Pregnant women who workout less likely to have C-section
Pregnant women who follow a healthy diet and indulge in regular moderate exercises are less likely to have a Cesarean section or gain weight as well as develop diabetes in pregnancy, scientists, including one of Indian- origin, have found.
Researchers from Queen Mary University of London (QMUL) in the UK found that dieting combined with physical activity significantly reduced the mother’s weight gain during pregnancy by an average of 0.7 kilogramme.
It also lowered the odds of the mother having a Cesarean section by about 10 per cent, researchers said.
“For every 40 mothers who follow the healthy diet and moderate exercise, one less woman will end up with a Cesarean section,” said Shakila Thangaratinam, professor at QMUL.
Cesarean section can carry risks such as infections for the mother and breathing difficulties for the baby, researchers said.
Changes in lifestyle reduced the risk of diabetes in pregnancy by 24 per cent, which normally affects over 1 in 10 mothers in pregnancy, and increases risks of complications in mother and baby, researchers said.
“Often with interventions like these, certain groups benefit more than others, but we have shown that diet and physical activity has a beneficial effect across all groups, irrespective of your body mass index, age or ethnicity,” Thangaratinam added.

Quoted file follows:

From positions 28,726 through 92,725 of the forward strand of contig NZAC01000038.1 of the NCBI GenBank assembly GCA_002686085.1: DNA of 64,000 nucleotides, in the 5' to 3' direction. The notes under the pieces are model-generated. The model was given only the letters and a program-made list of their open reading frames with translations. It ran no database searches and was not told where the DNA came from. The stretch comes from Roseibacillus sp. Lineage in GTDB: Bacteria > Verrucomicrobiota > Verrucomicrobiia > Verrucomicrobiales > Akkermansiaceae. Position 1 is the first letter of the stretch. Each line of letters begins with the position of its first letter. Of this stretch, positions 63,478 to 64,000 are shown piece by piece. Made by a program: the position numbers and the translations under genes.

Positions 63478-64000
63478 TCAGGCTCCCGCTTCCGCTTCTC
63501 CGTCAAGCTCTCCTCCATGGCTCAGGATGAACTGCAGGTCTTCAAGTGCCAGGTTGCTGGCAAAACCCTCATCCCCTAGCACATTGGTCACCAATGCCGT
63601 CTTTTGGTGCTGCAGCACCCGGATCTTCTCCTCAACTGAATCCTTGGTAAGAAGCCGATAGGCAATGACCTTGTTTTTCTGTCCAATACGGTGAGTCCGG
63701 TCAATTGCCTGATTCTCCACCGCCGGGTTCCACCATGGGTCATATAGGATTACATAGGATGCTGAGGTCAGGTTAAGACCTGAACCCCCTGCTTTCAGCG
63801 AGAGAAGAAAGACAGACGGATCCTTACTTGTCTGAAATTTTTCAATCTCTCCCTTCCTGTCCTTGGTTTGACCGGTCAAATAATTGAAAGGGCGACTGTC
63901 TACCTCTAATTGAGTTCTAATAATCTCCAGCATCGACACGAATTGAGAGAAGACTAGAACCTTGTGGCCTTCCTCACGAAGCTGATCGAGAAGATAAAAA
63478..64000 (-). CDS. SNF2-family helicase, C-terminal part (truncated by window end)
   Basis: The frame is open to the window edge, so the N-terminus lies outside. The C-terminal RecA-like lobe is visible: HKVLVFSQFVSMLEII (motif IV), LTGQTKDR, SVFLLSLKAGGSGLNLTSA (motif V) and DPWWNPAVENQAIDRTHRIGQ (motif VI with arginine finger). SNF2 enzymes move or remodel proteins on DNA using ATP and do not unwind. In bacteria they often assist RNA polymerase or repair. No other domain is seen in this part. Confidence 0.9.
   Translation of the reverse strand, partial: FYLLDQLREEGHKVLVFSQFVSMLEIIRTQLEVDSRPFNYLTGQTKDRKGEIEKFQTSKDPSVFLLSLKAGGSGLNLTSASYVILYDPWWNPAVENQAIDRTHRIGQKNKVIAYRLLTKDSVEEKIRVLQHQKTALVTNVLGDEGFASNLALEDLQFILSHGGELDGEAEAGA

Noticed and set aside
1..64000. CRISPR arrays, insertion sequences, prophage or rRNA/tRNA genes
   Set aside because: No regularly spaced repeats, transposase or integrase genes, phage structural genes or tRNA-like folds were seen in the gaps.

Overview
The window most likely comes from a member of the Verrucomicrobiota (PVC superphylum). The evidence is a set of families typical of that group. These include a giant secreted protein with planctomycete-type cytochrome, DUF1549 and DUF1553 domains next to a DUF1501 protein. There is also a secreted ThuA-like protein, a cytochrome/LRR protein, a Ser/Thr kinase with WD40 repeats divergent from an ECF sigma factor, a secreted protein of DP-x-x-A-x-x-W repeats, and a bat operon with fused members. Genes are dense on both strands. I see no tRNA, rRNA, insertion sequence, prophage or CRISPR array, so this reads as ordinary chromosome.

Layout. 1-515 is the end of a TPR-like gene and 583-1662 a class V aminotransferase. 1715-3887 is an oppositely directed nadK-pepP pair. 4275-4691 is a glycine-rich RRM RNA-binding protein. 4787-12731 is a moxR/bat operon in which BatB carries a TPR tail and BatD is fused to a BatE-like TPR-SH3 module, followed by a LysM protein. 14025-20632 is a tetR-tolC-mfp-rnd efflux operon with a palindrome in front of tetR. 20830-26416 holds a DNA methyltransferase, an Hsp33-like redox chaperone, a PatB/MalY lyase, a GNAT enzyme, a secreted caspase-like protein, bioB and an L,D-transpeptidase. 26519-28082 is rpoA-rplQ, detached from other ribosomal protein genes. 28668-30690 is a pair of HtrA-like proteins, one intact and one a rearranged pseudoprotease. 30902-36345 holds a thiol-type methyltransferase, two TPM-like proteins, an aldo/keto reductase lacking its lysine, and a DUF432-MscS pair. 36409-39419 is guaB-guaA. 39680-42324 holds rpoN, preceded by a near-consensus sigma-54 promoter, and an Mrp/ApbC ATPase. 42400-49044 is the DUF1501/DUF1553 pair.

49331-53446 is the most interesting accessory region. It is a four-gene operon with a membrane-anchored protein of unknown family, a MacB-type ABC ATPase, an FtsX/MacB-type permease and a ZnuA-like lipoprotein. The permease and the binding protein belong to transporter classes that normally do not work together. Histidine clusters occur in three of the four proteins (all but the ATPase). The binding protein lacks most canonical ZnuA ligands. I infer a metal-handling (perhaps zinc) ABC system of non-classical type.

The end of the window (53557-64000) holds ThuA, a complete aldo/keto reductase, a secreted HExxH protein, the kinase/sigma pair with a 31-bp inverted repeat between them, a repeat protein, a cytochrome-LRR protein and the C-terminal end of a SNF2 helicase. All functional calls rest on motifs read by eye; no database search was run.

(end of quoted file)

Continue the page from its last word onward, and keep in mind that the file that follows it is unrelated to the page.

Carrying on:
The research looked at the individual participant data for 12,526 pregnant women across 36 previous trials in 16 countries.
It compared the effects of dieting (including restriction of sugar sweetened beverages, promoting low-fat dairy products, increase in fruits and vegetables) and physical activity (moderate intensity including aerobic classes and stationary cycling, and resistance training for muscle groups).
Researchers found no strong evidence that the interventions affected offspring outcomes such as stillbirth, underweight or overweight births, or admission to a neonatal intensive care unit.
The lack of adverse effects should reassure mothers who have traditionally been advised not to undertake structured exercise or manage their diet in pregnancy.
“Our findings are important because it is often thought that pregnant women shouldn’t exercise because it may harm the baby,” Thangaratinam said.
“Babies are not affected by physical activity or dieting, and there are additional benefits including a reduction in maternal weight gain, diabetes in pregnancy, and the risk of requiring a Cesarean section,” she added.
The study was published in the British Medical Journal.